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Supreme Court Rejects Bannon’s Appeal to Delay Prison Sentence

Supreme Court Rejects Bannon’s Appeal to Delay Prison Sentence

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Stephen K. Bannon, the longtime ally of former President Donald J. Trump, will have to report to federal prison on Monday after the Supreme Court rejected his final effort to stave off a four-month sentence for contempt of Congress.

In a single-sentence decision issued on Friday, the court rejected Mr. Bannon’s request to remain free while he challenges his conviction on charges of defying a subpoena from the House committee that investigated the Jan. 6, 2021, attack on the Capitol. Mr. Bannon had filed a last-ditch petition to Chief Justice John G. Roberts Jr. last week, asking for permission to hold off on surrendering to the authorities.

In July 2022, Mr. Bannon was found guilty at a trial in Washington of ignoring the subpoena, which sought information about his role in the events of Jan. 6. Even though he was sentenced to four months in prison, he was initially allowed to remain free while he pursued a lengthy appeals process.

Last month, however, a federal appeals court upheld his contempt conviction and within a few weeks the judge overseeing his case, Carl J. Nichols, said he would have to start serving his time.

In their petition to Justice Roberts, Mr. Bannon’s lawyers said that if he was forced to report to prison next week, he would almost certainly serve his entire sentence before he could ask the full Supreme Court to hear his appeal of his guilty verdict. The court’s current term ends on Monday and Mr. Bannon is not expected to be released until just before the election in November.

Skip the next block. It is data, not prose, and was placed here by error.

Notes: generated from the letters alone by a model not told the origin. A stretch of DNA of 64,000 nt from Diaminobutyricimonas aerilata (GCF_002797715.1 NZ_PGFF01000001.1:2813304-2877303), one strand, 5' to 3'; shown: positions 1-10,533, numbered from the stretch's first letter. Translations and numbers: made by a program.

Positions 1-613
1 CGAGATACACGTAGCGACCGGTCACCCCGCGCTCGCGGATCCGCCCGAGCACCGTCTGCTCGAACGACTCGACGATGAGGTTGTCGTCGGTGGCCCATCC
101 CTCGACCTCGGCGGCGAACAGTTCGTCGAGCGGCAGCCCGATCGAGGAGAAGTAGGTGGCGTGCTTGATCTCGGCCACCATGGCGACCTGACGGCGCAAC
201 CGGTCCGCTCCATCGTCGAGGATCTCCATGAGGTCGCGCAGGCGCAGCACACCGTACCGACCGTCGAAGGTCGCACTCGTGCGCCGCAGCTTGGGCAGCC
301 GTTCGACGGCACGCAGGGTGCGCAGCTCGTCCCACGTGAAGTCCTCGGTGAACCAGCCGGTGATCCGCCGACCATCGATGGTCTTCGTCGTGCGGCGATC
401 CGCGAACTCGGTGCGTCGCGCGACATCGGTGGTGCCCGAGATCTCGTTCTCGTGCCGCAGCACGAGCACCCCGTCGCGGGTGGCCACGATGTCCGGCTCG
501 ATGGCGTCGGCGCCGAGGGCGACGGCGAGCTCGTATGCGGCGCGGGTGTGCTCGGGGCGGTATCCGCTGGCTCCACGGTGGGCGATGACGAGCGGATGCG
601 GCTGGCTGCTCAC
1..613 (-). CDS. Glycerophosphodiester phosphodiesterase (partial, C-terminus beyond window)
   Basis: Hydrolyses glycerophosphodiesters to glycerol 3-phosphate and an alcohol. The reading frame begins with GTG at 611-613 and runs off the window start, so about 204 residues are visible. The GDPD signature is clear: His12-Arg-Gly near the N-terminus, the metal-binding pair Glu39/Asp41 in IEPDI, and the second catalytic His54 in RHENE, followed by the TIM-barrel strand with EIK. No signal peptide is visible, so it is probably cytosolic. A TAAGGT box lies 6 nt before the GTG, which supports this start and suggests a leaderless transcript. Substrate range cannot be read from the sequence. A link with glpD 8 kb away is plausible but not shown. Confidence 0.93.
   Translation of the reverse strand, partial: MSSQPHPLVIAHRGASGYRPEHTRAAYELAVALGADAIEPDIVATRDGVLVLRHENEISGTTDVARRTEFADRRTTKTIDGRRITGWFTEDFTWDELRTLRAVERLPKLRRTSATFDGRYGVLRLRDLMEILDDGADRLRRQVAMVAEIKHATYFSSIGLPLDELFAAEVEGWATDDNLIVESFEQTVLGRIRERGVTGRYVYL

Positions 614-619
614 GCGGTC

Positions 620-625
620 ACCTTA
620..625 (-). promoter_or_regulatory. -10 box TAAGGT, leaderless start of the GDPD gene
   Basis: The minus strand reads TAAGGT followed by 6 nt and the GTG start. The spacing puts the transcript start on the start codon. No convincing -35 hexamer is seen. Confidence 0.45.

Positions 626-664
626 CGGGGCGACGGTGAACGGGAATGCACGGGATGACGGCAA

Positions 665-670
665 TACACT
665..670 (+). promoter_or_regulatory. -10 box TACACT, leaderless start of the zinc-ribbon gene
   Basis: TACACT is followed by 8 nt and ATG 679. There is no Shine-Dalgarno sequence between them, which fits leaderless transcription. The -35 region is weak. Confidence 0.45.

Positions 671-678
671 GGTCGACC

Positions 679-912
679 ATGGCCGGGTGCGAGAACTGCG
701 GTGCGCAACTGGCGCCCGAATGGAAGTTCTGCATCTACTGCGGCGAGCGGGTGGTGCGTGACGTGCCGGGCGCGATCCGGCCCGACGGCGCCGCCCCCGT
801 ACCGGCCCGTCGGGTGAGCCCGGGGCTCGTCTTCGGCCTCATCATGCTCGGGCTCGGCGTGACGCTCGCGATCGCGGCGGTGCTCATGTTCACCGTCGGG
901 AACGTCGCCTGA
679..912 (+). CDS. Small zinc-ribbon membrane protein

CNN reported this month that Mr. Bannon would serve his sentence at a low-security federal prison in Danbury, Conn. A lawyer for Mr. Bannon did not respond to requests for comment.

Mr. Bannon is likely to remain in custody even as he goes on trial in Manhattan in a separate case, in which he stands accused of misusing money he had helped raise for a group backing Mr. Trump’s attempts to build a wall on the southern border.

That trial is scheduled to begin later this year, in the same state courthouse where Mr. Trump was convicted on charges of falsifying business records to cover up a sex scandal that threatened his 2016 run for the presidency.

Mr. Bannon will become the second former aide to Mr. Trump to be jailed for failing to comply with a subpoena from the Jan. 6 committee. Peter Navarro, who advised Mr. Trump on trade issues, is approaching the end of his own four-month term in a federal prison in Miami.

The House panel had wanted to question Mr. Bannon and Mr. Navarro about their efforts to coordinate with Republican members of Congress to challenge the results of the election on Jan. 6. The committee members also wanted to ask Mr. Bannon about remarks he had made on his podcast, “War Room,” on Jan. 5, 2021, saying that “all hell was going to break loose” the following day.

But Mr. Bannon ignored the committee’s requests, and the House found him in contempt in October 2021. Almost a year later, when prosecutors took him to trial, he sought to defend himself by blaming his lawyer for advising him to defy the panel.



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